Yellowstone’s most prolific invasive species—with a regional population of roughly 3.5 million—is migrating through Yellowstone once again. Every summer, these reckless beasts travel from diverse environments across the earth (sometimes solo, sometimes in large herds) to disrupt the delicate balance of the Greater Yellowstone Ecosystem. They’re an unmistakable species: disease-ridden, dangerous, unbelievably loud, and historically stupid.
I’m looking at you—yeah, you—walking on two legs, asking “Where’s the gift shop?”
I know, you mean well. But you just might be destroying Yellowstone.
Human behavior in Yellowstone has been questionable this year, even early in the tourist season. Social media sellouts are soiling hot springs for Facebook likes, well-intentioned travelers are killing newborn bison by trying to save them, and ignorant middle-aged women are being pummeled by ignorant middle-aged elk. It’s the year of human stupidity in Yellowstone, just like every year before it. It’s not just making headlines. It’s causing irreparable damage to Yellowstone Ecosystem.
So how do we stifle the stupidity? How do we manage the shenanigans of our own species?
It might be time for some “population management.”
National parks across the country are experiencing record visitation numbers, and that’s putting a strain on national park infrastructure across the country. How are park officials supposed to quell human acts of stupidity when they are dealing with more visitors and receiving less federal funding than ever before? It’s a situation that puts park visitors in danger, and more deeply soils the pristine nature of our national parks. Federal funding is unlikely to increase, which means there is only one logical solution to the problem: let less people into national parks.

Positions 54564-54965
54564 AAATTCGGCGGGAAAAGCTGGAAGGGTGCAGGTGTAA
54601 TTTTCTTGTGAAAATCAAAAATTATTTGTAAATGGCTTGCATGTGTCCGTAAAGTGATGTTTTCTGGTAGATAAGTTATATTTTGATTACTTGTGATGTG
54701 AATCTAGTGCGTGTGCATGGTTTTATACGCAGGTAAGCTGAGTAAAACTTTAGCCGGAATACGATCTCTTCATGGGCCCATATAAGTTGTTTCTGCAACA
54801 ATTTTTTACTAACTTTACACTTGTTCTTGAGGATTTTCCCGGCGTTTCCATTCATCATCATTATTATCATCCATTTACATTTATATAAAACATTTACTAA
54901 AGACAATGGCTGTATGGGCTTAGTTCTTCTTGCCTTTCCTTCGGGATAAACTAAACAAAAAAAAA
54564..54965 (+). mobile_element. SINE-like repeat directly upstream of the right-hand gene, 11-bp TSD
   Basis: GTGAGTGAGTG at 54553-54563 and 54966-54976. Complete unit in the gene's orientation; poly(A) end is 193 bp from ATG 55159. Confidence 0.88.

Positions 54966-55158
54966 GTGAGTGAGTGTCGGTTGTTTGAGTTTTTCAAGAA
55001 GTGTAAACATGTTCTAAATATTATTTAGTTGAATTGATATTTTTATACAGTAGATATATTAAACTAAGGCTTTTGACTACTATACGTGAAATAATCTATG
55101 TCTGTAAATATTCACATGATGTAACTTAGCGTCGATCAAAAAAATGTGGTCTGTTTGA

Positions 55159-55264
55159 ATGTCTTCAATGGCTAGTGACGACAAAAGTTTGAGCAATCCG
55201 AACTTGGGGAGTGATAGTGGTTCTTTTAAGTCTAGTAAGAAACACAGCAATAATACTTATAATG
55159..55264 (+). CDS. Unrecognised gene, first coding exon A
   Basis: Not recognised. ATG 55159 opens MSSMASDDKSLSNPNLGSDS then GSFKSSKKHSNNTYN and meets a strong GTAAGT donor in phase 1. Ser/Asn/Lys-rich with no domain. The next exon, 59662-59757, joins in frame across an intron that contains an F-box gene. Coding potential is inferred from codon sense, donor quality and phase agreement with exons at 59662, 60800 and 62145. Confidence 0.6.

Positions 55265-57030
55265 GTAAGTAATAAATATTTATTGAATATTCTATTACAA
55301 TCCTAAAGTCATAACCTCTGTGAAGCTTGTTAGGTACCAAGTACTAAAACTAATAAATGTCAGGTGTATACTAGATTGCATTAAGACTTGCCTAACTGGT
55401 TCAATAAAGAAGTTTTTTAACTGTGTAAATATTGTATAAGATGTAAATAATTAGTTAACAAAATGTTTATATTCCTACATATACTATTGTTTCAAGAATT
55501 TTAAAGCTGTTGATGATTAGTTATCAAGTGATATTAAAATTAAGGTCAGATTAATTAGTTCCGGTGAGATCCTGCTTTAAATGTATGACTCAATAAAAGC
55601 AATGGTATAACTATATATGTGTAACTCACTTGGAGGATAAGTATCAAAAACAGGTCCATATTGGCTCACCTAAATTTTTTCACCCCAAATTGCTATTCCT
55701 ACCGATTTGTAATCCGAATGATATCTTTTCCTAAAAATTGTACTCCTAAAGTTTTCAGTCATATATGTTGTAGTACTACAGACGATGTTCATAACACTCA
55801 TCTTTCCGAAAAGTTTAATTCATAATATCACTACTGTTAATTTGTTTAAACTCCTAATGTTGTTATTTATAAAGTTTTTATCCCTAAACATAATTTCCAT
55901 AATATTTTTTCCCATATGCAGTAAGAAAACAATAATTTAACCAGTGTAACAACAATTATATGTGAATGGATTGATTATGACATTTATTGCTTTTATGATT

It’s not a perfect solution. Yes, everyone deserves to experience the natural wonders of Yellowstone—a few days in the Park can be an eye-opening, spiritual journey. But the Park also deserves to be preserved and protected. Unfortunately, giving people incredible human experiences and preserving our natural wonders are extremely contradictory ideas. In fact, choosing one of these ideas would destroy the other.
If humans continue to proliferate Yellowstone at record rates, we’ll be the invasive species that brings the world’s first national park to a slow, bitter end. Much like humans manage wildlife populations, it’s time for humans to manage themselves.